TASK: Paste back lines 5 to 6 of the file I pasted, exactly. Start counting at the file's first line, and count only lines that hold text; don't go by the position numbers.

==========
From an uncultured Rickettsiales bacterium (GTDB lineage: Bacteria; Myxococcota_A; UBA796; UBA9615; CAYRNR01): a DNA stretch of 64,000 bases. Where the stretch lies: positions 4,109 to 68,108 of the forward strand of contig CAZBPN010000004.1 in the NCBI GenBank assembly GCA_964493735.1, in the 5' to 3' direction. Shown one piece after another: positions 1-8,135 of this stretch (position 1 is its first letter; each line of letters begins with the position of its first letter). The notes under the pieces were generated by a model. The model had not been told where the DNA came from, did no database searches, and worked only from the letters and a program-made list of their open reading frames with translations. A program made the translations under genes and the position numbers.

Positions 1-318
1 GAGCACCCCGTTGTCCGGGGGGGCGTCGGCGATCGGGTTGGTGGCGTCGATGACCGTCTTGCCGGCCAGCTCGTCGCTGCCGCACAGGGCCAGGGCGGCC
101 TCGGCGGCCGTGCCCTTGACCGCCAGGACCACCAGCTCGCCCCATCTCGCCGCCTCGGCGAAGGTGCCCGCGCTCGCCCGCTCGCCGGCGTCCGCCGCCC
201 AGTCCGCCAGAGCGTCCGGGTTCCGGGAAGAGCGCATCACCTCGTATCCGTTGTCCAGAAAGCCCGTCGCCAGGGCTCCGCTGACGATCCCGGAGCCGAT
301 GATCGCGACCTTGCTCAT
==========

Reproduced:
201 AGTCCGCCAGAGCGTCCGGGTTCCGGGAAGAGCGCATCACCTCGTATCCGTTGTCCAGAAAGCCCGTCGCCAGGGCTCCGCTGACGATCCCGGAGCCGAT
301 GATCGCGACCTTGCTCAT